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Discussion Starter #1
Today I checked the timing on my Busso 3.0. The results looked pretty bad - interested to know what others think.

It's in a recently-acquired GTV that has not run for several years; the guy I bought it from was in the trade and mentioned his mechanic had changed the cambelt at some point. The belt itself looks to be in good condition, and has evidently not been "wandering" on the sprockets.

When I removed the cambelt cover I discovered red paint blobs on the cover and on one of the cam sprockets - that didn't exactly fill me with confidence that cam locks had been used previously.

From the pics below you can see that the inlet cam on the rear bank is timed about right; but the other three are out, with both cams on the front bank out by some margin.

So a couple of questions:

1) How badly would this have affected the engine's running?

2) I need some longer bolts for the cam locks. Can anyone confirm what size they are - they look like M8 standard pitch?

(I've tried the bolts I have for my Twin Spark cam locks but obviously they are a different size... )

Pics below show paint blobs on the inlet cam, rear bank; then the locks on both cams on the rear bank; then the inlet cam on the front bank; and finally the exhaust cam on the front bank.
 

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Those cam locks wont hold them in the correct position....longer bolts or not. The lobe shape is different to the cut out on the locks so the cams will have play even when bolted down.
 

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Discussion Starter #3
Those cam locks wont hold them in the correct position....longer bolts or not. The lobe shape is different to the cut out on the locks so the cams will have play even when bolted down.
These are the LaserTools cam locks for the Busso V6 - which quotes the correct engine code for my car...?

If you look at the first pic, the cam lock fits the lobe on the rear inlet cam spot on. What makes you say the lobe shape is different (not a criticism - just curious)?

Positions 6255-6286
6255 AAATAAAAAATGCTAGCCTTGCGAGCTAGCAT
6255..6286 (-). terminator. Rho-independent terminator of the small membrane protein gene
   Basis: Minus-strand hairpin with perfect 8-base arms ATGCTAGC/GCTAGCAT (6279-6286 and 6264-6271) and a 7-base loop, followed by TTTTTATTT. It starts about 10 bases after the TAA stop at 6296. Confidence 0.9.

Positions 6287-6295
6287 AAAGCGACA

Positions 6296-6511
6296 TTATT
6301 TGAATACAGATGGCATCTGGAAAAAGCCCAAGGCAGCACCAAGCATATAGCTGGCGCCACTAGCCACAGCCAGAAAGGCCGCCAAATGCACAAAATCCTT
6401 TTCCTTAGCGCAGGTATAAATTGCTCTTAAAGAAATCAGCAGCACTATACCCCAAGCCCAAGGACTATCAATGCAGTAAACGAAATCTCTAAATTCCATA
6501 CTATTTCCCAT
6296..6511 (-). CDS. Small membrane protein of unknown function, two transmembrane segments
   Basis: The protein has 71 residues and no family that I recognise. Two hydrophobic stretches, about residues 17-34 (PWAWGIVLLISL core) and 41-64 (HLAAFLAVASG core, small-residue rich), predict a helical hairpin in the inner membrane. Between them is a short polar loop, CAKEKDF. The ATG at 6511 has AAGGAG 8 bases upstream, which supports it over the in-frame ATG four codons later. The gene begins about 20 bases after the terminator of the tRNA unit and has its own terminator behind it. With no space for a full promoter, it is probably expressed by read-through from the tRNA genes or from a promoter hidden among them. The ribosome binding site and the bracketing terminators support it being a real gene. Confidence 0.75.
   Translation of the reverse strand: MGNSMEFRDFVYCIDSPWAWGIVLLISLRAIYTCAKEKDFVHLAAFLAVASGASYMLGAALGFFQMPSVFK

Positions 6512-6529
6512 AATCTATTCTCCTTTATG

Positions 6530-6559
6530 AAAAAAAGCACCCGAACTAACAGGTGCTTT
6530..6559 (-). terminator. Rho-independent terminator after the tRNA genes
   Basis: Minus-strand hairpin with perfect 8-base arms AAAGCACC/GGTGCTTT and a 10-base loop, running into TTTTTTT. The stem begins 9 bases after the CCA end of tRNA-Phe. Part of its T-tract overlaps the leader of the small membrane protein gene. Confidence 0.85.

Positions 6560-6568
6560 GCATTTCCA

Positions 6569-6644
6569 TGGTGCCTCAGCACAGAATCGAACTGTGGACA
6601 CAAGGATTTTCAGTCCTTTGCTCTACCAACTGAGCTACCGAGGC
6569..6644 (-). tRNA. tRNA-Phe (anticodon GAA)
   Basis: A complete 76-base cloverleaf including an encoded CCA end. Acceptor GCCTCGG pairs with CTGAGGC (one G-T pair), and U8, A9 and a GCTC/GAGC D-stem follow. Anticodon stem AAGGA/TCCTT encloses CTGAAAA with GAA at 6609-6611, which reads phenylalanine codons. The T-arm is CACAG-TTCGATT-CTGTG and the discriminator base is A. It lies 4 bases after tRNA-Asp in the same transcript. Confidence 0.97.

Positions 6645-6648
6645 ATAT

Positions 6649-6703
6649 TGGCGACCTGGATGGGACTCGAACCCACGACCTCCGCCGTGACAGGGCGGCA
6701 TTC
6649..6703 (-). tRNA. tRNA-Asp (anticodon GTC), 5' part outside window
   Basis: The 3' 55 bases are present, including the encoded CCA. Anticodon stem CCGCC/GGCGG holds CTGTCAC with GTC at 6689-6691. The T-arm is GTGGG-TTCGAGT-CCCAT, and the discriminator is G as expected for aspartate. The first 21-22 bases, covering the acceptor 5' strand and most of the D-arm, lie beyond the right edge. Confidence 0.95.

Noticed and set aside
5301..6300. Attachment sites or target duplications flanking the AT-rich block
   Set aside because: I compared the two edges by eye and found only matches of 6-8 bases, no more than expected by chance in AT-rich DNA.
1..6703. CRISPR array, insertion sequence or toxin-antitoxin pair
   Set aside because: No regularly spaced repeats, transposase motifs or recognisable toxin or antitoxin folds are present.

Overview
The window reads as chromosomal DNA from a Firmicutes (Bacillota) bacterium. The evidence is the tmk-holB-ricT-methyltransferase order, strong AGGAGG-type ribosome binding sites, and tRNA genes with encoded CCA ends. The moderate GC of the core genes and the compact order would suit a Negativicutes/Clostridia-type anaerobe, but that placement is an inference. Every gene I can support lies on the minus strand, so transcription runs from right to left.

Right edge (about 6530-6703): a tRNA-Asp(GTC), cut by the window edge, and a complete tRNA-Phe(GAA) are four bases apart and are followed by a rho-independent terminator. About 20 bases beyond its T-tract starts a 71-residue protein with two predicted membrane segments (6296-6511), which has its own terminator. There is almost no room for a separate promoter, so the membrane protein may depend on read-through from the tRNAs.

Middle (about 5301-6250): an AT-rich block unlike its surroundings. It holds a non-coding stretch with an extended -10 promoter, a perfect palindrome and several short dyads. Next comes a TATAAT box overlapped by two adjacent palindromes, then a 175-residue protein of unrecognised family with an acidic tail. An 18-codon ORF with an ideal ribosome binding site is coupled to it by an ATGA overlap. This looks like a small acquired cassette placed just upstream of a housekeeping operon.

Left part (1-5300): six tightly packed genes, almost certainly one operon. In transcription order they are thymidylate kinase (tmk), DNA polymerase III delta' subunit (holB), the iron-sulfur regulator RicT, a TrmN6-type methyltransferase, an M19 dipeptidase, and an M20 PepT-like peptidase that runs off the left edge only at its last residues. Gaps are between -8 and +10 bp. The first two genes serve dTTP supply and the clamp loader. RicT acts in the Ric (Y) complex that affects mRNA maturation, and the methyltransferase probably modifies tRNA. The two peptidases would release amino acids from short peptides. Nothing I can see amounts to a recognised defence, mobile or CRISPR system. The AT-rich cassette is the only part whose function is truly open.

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just a quick question. when i do the3.2 the locks all sit on different lobes not all on the front lobes .. so maybe they also need to be on different lobes too

if i recall i changed the supplied bolts m8 x 1.25 pitch.. for either 40mm or if they were 40mm for 45mm .. also bolts wont hold cams still just for location need a pin wrench to hold pulley still while torquing up

https://www.totallyalfa.com/shop/tools/v6-camblock-fixings/ bolts

https://www.totallyalfa.com/shop/tools/alfa-romeo-v6-busso-24v-12v-and-twinspark-exhaust-cam-pulley-tool/

and a dial gauge for checking tdc too cheapest on ebay

https://www.totallyalfa.com/shop/tools/tdc-gauge-holder/

https://www.totallyalfa.com/shop/tools/v6-crankshaft-nut-socket/

https://www.totallyalfa.com/shop/tools/v6-busso-engine-cam-belt-tensioner-adjustment-tool/
 

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just a quick question. when i do the3.2 the locks all sit on different lobes not all on the front lobes .. so maybe they also need to be on different lobes too

if i recall i changed the supplied bolts m8 x 1.25 pitch.. for either 40mm or if they were 40mm for 45mm .. also bolts wont hold cams still just for location need a pin wrench to hold pulley still while torquing up

https://www.totallyalfa.com/shop/tools/v6-camblock-fixings/ bolts

https://www.totallyalfa.com/shop/tools/alfa-romeo-v6-busso-24v-12v-and-twinspark-exhaust-cam-pulley-tool/

and a dial gauge for checking tdc too cheapest on ebay

https://www.totallyalfa.com/shop/tools/tdc-gauge-holder/

https://www.totallyalfa.com/shop/tools/v6-crankshaft-nut-socket/

https://www.totallyalfa.com/shop/tools/v6-busso-engine-cam-belt-tensioner-adjustment-tool/
Back two cam locks sit on the lobes closest to the belt. Front bank inlet cam - lobe closest to gearbox, front bank exhaust cam - lobe closest to timing belt. Its just the front bank inlet which is the odd one out.

You can crack off the sprocket bolts and turn the cams one by one until they are all correctly positioned, at this point I'd just doublecheck the tension is OK, re-tension if necessary and then tighten the sprocket bolts again. The hardest bit will be freeing the sprockets from the tapers if the belt is going to be left on.